Clinton's final days

As the newly liberated president travels the country to cement his legacy, he reminds us we'll miss him as much as he'll miss us.

Published January 13, 2001 8:36AM (EST)

During his manic drive for a noble legacy, President Clinton has managed to reprise his entire presidency in a few short weeks, much the way your whole life is supposed to flash before your eyes at the moment of death. One minute he's brave, heroic, awe-inspiring, and the next he's grandiose, self-deluding, bathetic -- sometimes within the very same speech.

He's everywhere these days, as if there were four of him: In Michigan, pressing the flesh of adoring college students; on a sentimental, taxpayer-funded journey to New Hampshire, playing his saxophone and thanking the primary voters who saved him from himself in 1992, after the Gennifer Flowers debacle; in Chicago, defiantly telling "the truth" about the coming presidency of George W. Bush: "The only way they could win the election was to stop the counting in Florida."

In just three weeks, he signed the treaty establishing an international War Crimes Court; issued an executive order protecting a third of national forests from logging and road building; offered clemency to 62 prisoners, including two women serving heinous sentences for minor involvement in their boyfriends' drug crimes; approved major new regulations on medical privacy, workplace health and auto emissions, and on top of it all, put forth a blockbuster, if probably doomed, Middle East peace proposal.

Clinton's critics, of course, are furious about his frenzied final days. The last-minute activism proves "this has been the most left-wing presidency in our nation's history," fumed a fed-up Peter Parisi in the Washington Times. Bush's spokesman, Ari Fleischer, called Clinton, oddly, "a busy beaver," and promised his boss would review the flurry of new rules with an eye toward undoing what he could. The Brookings Institution's Paul Light called Clinton's closing acts a "bacchanal" -- subliminally reminding us that the big man has a big appetite, and once again he'd let his desires get the better of him, this time politically.

Of course it's Clinton's own fault that images of beavers and bacchanalia have icky double meanings when applied to him. But the choice of words was probably no accident. Even the most resolved Clinton haters, the ones who believe the man lies for breakfast, have to acknowledge the truth in at least one thing he's said: "They may find someone who does this job as well as me, but I don't think they'll ever find someone who will have as much fun doing it." And they despise him for it.

The core of the establishment's grudge against Clinton -- and the core of his appeal to the rest of us -- has always been his outsize appetite and ambition, his lusty connection with the common folk, his small-d democrat's awe at the trappings of his own power, the sense he conveyed of having big fun working overtime doing the people's business. All that low-rent energy and ambition, his enemies sniff, naturally and inevitably led to his diclassi romp with the fleshy, big-mouthed intern, just as naturally and inevitably as having a wealthy father who went to Andover and Yale means a son of privilege, however trifling, will wind up following him there. Class tells.

Conversely, to Clinton's admirers, these hectic closing days are a bittersweet reminder of what might have been -- the legacy of activism, compassion and stewardship that could have been Clinton's if he hadn't been kneecapped by the vast right-wing conspiracy and his own self-indulgence. I've always been ambivalent about Clinton, but I've felt two moments of genuine pain at the prospect of his passing. The first was the day Bush went to visit the White House after his friends on the Supreme Court gave it to him. The president-elect looked childlike, twitchy, supremely insecure, next to the calm grown-up in the chair beside him. Clinton was gracious if lordly, bantering knowledgeably with reporters about the state of the economy, while Bush sat tongue-tied, anxious, mostly mute. Behind Clinton's friendly smile you could see him looking at his successor and thinking: Poor little guy; hes gonna make them miss me, more than anything I could ever do.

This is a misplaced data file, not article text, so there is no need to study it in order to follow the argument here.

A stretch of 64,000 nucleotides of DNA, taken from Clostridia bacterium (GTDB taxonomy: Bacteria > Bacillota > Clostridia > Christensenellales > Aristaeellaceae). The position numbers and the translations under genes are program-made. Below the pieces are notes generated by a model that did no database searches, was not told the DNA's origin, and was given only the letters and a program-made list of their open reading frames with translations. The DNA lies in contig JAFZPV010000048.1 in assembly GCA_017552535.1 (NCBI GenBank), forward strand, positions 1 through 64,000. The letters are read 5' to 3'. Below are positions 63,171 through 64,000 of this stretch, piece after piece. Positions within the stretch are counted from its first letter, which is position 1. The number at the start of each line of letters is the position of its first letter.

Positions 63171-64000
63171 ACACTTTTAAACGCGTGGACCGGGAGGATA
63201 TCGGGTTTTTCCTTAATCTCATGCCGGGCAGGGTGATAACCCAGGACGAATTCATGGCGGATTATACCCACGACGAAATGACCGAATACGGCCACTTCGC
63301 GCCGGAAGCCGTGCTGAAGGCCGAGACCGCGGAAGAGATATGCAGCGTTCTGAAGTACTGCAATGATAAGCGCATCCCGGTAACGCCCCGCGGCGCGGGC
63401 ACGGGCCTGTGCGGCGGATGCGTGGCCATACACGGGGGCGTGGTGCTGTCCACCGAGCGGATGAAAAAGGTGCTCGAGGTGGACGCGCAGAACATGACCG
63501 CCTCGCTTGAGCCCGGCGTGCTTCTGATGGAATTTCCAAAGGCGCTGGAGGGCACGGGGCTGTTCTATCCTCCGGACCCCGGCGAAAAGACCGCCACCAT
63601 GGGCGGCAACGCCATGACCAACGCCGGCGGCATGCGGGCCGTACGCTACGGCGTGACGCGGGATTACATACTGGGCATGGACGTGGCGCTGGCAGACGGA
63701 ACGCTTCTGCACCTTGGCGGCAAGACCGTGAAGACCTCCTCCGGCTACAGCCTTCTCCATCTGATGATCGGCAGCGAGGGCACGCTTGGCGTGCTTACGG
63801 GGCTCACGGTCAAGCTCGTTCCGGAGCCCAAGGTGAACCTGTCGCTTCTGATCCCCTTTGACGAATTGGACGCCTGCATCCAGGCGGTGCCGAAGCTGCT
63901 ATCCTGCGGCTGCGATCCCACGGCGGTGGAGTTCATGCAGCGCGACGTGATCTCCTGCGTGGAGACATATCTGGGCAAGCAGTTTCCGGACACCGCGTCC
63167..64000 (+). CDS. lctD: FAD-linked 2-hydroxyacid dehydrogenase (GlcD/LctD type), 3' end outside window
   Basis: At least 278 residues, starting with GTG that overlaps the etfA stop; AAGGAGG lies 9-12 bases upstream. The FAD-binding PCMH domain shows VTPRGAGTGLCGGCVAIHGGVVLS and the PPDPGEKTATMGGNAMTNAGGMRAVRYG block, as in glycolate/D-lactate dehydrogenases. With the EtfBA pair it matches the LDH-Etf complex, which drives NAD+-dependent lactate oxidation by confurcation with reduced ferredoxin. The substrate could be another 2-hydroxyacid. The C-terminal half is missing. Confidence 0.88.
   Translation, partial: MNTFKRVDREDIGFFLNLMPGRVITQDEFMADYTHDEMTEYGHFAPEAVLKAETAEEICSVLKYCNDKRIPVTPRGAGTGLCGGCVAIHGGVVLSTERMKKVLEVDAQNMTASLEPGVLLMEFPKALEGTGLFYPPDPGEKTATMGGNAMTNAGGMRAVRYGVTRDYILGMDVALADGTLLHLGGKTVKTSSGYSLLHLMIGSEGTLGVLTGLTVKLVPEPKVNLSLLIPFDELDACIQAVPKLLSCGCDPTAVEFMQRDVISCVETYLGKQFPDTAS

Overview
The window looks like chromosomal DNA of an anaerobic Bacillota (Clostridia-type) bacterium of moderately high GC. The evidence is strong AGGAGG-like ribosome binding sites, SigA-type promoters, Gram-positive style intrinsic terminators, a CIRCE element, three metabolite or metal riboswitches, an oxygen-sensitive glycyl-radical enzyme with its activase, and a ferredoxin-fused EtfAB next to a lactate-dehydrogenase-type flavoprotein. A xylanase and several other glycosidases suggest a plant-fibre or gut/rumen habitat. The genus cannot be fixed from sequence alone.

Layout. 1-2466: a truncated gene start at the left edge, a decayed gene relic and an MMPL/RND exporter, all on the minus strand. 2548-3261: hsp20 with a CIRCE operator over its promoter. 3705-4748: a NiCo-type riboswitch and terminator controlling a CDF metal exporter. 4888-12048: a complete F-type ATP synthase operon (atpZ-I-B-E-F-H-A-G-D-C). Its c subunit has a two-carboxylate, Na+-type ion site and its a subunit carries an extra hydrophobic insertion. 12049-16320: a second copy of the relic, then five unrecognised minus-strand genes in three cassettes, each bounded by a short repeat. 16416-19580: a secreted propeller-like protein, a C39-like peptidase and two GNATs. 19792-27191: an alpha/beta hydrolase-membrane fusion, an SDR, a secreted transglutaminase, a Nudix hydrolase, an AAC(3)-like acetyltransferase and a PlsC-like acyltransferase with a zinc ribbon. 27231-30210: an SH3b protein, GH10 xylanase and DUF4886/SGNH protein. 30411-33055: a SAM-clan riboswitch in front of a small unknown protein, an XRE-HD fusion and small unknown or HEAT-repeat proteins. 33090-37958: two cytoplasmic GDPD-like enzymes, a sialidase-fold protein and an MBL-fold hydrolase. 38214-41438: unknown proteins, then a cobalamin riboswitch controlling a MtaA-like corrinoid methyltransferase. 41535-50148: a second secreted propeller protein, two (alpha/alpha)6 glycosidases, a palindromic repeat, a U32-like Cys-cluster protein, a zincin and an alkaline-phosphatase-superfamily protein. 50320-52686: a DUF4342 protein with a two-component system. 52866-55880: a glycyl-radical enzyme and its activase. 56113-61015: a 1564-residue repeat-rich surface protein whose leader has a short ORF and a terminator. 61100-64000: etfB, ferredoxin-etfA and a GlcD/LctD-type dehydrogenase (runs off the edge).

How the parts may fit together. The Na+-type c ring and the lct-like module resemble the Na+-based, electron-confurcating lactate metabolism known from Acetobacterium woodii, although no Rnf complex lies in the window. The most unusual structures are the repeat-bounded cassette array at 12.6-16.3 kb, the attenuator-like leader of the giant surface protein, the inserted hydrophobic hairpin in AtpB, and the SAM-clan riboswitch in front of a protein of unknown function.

The most poignant moment came last week, at the press conference where Clinton declared forest lands off limits to loggers and road builders. He announced his decision dramatically, in Washington's National Arboretum, framed by bare black trees etched in white snow. He wore a black topcoat, his hair was white against a gray sky and the way his eight years in office had aged him was never more obvious. Yet he projected authority and a dignity born of loss and defeat as he announced his bold stand for the environment. You knew the chain saws of anti-government invective were revving up around the country, but for a moment there was calm, and he never seemed nobler.

What if that Clinton had governed these eight years? What if the brave, bold activist, the wise public man, had been president? Of course romanticizing Clinton that way is as blind and unfair as dismissing him as a lying, priapic Stalinist. If you're going to love Bill Clinton, you've got to love all of him -- that may be the most important lesson, politically and personally, his presidency taught us. The triangulating dealmaker, the Dick Morris acolyte, the one who bombed a pharmaceutical factory in the Sudan he claimed was making weapons, the man who preyed on a naive young employee -- it's all part of the Clinton legacy: the weak, the strong, the noble and the selfish. Never has a president worn his imperfection, his capacity for change and his desperate need for it, so openly. We watched him grow up no less than we did Chelsea.